Though thou her guardian spirit be, Off, woman, off! 'tis given to me."

And Christabel saw the lady's eye,
And nothing else saw she thereby, (tall,
Save the boss of the shield of Sir Leoline
Which hung in a murky old niche in the

wall.
"Oh, softly tread," said Christabel,
“My father seldom sleepeth well."

Then Christabel knelt by the lady's side,
And raised to heaven her eyes so blue :
"Alas !” said she, “this ghastly ride-
Dear lady! it hath withered you !"
The lady wiped her moist cold brow,
And faintly said, "''Tis over now !".

Sweet Chistabel her feet doth bare
And jealous of the list'ning air,
They steal their way from stair to stair,
Now in glimmer and now in gloom,
And now they pass the Baron's room,
As still as death with stifled breath!
And now have reached her chamber door ;
And now doth Geraldine press down
The rushes of the chamber floor.

The moon shines dim in the open air,
And not a moonbeam enters there.
But they without its light can see
The chamber carved so curiously,
Carved with figures strange and sweet,
All made out of the carver's brain,
For a lady's chamber meet:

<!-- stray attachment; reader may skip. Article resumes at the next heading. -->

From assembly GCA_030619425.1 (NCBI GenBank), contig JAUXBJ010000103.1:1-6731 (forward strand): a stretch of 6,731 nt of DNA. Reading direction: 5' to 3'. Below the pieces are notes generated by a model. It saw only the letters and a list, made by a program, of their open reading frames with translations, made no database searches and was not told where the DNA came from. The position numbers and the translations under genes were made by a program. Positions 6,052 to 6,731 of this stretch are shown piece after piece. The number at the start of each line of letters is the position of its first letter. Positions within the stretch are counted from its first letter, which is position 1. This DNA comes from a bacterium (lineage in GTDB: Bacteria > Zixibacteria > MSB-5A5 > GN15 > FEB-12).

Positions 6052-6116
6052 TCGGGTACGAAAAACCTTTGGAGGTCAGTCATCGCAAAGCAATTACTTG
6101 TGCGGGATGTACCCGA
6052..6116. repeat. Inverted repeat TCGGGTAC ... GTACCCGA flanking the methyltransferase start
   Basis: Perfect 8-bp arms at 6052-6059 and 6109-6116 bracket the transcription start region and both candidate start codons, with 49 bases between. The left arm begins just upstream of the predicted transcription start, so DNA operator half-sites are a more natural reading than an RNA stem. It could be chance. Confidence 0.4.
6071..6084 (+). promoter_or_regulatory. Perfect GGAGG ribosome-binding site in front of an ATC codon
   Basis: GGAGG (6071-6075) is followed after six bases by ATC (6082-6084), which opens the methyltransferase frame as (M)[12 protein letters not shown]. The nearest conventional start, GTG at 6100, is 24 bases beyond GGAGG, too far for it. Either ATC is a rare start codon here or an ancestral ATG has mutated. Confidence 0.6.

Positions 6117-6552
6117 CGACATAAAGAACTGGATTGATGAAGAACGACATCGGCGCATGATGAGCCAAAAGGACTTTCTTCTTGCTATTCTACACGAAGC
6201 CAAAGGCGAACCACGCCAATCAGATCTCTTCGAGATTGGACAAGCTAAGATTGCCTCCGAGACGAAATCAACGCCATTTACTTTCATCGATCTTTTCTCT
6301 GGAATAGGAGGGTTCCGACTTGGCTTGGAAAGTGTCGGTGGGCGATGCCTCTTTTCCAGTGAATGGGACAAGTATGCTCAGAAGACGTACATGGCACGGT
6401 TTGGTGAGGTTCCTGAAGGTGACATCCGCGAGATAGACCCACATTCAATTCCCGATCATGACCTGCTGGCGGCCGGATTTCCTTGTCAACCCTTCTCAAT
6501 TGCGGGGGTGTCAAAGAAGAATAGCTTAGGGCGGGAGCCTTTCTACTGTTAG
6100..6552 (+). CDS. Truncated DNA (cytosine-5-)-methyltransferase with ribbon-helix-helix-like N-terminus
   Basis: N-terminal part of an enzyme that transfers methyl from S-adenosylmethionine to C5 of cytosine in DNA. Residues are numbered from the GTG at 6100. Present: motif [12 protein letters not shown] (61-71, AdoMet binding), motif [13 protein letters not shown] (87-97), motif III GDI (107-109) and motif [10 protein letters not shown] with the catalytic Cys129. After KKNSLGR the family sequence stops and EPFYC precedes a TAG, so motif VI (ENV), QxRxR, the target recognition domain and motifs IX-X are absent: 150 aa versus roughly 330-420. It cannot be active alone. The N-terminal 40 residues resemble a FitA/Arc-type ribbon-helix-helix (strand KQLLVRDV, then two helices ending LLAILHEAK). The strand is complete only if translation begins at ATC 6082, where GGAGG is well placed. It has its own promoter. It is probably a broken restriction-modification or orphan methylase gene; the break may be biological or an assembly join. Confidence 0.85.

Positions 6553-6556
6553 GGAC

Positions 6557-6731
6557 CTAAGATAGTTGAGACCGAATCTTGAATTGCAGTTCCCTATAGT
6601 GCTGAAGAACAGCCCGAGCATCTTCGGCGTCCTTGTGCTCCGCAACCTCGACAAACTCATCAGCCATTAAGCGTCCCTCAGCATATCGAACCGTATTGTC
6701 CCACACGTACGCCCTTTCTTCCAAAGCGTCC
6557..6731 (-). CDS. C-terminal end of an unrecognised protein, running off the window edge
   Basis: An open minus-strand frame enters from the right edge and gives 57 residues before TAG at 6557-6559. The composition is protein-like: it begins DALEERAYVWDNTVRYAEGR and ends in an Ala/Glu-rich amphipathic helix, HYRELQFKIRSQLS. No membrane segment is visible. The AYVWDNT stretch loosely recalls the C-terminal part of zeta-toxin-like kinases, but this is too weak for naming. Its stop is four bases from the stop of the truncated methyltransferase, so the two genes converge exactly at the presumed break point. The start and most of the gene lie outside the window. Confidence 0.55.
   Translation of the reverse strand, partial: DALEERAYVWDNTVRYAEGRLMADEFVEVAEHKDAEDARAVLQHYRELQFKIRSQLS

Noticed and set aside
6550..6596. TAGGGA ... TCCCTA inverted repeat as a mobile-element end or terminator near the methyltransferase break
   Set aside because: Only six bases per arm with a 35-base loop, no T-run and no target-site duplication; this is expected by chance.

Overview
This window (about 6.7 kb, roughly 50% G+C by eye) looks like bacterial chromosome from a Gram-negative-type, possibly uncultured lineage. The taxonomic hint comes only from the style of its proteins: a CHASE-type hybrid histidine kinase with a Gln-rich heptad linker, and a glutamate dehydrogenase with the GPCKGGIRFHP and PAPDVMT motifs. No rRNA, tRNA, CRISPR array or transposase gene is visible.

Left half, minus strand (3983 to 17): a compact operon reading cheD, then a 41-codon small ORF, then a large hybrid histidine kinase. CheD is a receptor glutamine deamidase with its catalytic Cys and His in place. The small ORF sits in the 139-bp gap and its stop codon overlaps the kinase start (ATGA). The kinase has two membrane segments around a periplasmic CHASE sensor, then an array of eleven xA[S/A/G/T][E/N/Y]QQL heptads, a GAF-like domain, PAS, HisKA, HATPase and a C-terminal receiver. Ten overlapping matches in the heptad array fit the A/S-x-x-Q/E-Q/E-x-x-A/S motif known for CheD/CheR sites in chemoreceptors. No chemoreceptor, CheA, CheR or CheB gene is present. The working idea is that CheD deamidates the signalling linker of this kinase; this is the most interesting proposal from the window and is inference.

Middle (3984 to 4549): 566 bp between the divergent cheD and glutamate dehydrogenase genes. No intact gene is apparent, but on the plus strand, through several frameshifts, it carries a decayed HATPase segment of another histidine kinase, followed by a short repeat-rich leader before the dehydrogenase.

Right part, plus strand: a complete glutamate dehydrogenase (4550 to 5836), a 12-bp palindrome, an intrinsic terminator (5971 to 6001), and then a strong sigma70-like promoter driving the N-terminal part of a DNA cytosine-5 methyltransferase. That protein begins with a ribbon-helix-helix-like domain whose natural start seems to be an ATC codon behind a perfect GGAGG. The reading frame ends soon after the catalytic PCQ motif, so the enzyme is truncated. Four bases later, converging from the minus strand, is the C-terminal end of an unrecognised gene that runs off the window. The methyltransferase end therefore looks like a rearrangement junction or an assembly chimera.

The lamp with twofold silver chain
Is fastened to an angel's feet.
The silver lamp burns dead and dim ;
But Christabel the lamp will trim.
She trimmed the lamp and made it bright,
And left it swinging to and fro,
While Geraldine in wretched plight
Sank down upon the floor below.

Again the wild-flower wine she drank :
Her fair large eyes 'gan glitter bright,
And from the floor whereon she sank
The lofty lady stood upright;
She was most beautiful to see,
Like a lady of a far countree.
And thus the lofty lady spake-
“All they who live in the upper sky,
Do love you, holy Christabel !
And you love them, and for their sake
And for the good which me befell,
Even I in my degree will try,
Fair maiden, to requite you well.
But now unrobe yourself; for I
Must pray, ere yet in bed I lie."

Quoth Christabei, “So let it be!" And as the lady bade, did she. Her gentle limbs did she undress, And lay down in her loveliness.

A CHILD.

"O weary lady, Geraldine, I

pray you drink this cordial wine ! It is a wine of virtuous powers ; My mother made it of wild flowers."

"And will your mother pity me,
Who am a maiden most forlorn ?"
Christabel answered— "Woe is me!
She died the hour that I was born.
I have heard the grey-haired friar tell,
How on her death-bed she did say
That she should hear the castle bell
Strike twelve upon my wedding day.
O mother dear! that thou wert here!"
"I would,” said Geraldine, “she were !”.

A LITTLE child, a limber elf,
Singing, dancing to itself,
A fairy thing with red round cheeks,
That always finds and never seeks,
Makes such a vision to the sight
As fills a father's eyes with light ;
And pleasures flow in so thick and fast
Upon his heart, that he at last
Must needs express his love's excess
With words of unmeant bitterness.
Perhaps 'tis pretty to force together
Thoughts so unlike each other ;
To mutter and mock a broken charm,
To dally with wrong that does no harm.
Perhaps 'tis tender too and pretty
At each wild word to feel within
A sweet recoil of love and pity.
And what, if in a world of sin